The initial cost is, of course, free. However, AT&T adds $10 to your monthly phone bill until you somehow get them to stop billing you.
That means this "free" app will likely cost you $120/year unless you are somehow able to wade through AT&T's customer service system to disable the product. This is the same system that took two weeks to activate my iPhone (I had a credit card billing address in a different region from the area code I needed -- ugh!).
The GPS navigation system is a monthly charge so it should only apply if you are using it, right? What if you don't need it for a month?
You still get charged.
Can't you just delete the app?
Deleting the app is not enough(!!) and there is no clear way to stop the billing online. Until you can get their customer support to stop charging you, every month, you'll be paying $10 in additional fees. Even if you don't use the service.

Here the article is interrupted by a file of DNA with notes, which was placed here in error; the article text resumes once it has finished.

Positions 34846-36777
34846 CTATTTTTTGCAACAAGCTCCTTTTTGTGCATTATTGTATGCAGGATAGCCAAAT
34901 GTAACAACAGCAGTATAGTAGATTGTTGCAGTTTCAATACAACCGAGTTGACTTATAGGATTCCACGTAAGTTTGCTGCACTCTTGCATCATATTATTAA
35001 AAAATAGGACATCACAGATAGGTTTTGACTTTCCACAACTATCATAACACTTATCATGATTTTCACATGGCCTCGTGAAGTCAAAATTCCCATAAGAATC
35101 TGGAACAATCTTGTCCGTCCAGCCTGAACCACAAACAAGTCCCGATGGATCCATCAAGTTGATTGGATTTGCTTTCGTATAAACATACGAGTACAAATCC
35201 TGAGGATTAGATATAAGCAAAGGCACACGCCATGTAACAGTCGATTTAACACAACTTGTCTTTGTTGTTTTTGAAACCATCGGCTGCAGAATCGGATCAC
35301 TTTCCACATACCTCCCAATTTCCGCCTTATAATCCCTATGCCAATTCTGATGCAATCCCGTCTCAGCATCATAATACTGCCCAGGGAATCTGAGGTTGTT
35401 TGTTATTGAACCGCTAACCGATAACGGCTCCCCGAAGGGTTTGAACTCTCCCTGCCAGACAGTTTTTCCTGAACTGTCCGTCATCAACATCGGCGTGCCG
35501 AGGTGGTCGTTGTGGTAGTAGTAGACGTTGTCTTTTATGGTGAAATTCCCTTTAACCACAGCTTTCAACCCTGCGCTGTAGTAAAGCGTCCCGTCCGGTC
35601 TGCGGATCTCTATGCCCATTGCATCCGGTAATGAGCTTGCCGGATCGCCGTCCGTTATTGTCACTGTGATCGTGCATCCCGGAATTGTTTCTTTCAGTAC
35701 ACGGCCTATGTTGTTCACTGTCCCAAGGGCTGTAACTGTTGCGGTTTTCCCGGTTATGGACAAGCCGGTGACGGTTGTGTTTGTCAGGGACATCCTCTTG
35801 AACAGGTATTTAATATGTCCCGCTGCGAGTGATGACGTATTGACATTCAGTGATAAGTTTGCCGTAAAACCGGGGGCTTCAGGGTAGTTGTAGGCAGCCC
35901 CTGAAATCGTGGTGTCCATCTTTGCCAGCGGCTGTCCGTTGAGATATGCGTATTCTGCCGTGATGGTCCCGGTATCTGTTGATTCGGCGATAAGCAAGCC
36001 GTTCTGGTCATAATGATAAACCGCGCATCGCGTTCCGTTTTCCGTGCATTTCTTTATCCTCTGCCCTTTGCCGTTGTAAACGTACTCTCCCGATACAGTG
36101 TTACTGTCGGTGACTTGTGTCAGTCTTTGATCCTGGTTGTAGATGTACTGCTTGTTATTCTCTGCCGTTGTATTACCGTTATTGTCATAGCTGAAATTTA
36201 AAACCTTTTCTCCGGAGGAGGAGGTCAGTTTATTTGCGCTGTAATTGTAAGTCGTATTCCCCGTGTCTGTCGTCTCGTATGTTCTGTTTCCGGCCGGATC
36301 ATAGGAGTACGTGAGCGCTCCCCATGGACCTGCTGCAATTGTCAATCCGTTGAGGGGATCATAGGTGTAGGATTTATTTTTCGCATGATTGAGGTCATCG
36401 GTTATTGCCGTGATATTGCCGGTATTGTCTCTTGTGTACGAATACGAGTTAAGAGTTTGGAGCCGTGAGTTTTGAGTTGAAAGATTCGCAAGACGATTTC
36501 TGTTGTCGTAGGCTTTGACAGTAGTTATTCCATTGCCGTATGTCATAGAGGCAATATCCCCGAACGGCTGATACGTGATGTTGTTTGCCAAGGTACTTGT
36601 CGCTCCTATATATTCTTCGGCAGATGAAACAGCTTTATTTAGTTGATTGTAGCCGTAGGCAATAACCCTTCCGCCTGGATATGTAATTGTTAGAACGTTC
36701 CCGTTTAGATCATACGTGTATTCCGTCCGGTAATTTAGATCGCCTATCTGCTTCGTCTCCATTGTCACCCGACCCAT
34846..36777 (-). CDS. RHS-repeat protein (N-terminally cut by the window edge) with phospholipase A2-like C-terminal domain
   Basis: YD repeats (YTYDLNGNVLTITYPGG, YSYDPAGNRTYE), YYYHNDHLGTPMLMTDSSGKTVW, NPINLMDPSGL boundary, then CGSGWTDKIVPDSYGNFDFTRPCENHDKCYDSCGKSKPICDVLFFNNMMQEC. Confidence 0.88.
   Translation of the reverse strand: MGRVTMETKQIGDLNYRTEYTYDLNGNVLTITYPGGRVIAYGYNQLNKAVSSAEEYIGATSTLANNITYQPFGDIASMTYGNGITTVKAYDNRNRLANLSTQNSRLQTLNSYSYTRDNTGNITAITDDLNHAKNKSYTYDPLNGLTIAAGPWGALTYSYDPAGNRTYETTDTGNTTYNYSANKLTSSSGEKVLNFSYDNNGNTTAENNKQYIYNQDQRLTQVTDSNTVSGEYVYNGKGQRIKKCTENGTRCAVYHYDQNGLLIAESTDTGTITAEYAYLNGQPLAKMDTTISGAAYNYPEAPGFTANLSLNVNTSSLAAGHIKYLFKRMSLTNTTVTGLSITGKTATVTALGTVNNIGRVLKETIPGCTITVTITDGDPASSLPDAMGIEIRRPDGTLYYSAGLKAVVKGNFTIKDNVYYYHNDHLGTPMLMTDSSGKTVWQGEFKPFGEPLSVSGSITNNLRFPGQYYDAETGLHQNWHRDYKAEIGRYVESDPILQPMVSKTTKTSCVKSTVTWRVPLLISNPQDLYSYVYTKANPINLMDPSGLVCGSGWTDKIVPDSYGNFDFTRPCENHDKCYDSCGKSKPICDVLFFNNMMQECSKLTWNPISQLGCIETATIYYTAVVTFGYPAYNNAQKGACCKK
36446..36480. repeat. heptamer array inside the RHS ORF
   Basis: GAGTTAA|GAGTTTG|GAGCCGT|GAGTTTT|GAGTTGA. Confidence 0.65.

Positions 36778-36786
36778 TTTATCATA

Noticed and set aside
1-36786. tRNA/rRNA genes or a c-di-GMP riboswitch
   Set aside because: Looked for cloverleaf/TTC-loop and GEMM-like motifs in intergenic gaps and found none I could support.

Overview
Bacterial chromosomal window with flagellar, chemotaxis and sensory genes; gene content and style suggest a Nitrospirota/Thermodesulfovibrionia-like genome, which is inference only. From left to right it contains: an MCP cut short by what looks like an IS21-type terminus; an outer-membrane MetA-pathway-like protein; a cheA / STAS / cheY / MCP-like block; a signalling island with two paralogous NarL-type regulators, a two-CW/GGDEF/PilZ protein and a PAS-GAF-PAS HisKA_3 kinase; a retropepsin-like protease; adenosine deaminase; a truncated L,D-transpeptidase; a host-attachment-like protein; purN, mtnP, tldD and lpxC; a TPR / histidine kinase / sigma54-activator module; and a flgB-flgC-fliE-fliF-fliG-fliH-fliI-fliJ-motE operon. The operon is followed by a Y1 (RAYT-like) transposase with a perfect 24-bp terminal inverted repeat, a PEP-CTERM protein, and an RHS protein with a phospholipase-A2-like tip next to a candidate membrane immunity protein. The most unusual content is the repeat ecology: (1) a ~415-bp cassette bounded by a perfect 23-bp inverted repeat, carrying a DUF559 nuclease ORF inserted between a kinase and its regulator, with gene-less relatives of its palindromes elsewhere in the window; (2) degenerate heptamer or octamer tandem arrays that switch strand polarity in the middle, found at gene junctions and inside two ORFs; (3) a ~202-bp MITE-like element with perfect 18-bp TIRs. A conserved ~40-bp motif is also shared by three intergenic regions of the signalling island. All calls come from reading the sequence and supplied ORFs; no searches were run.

To get this off of your bill you are looking at spending a lot of your time on the phone with AT&T's "knowledgeable" reps. Oh, and this is a new system . . . surely there won't be any glitches in your cancellation </sarcasm>.This is a disturbing new trend of use now, pay later applications that target the same "credit card mindset" that has put many consumers in debt. Hopefully they won't be successful . . . but unfortunately, I think AT&T might have a hit on its hands.
I'm personally waiting for TomTom's system to come out which should be a one-time charge and a better service.
This story, "Beware Fees with 'Free' iPhone App " was originally published by Computerworld.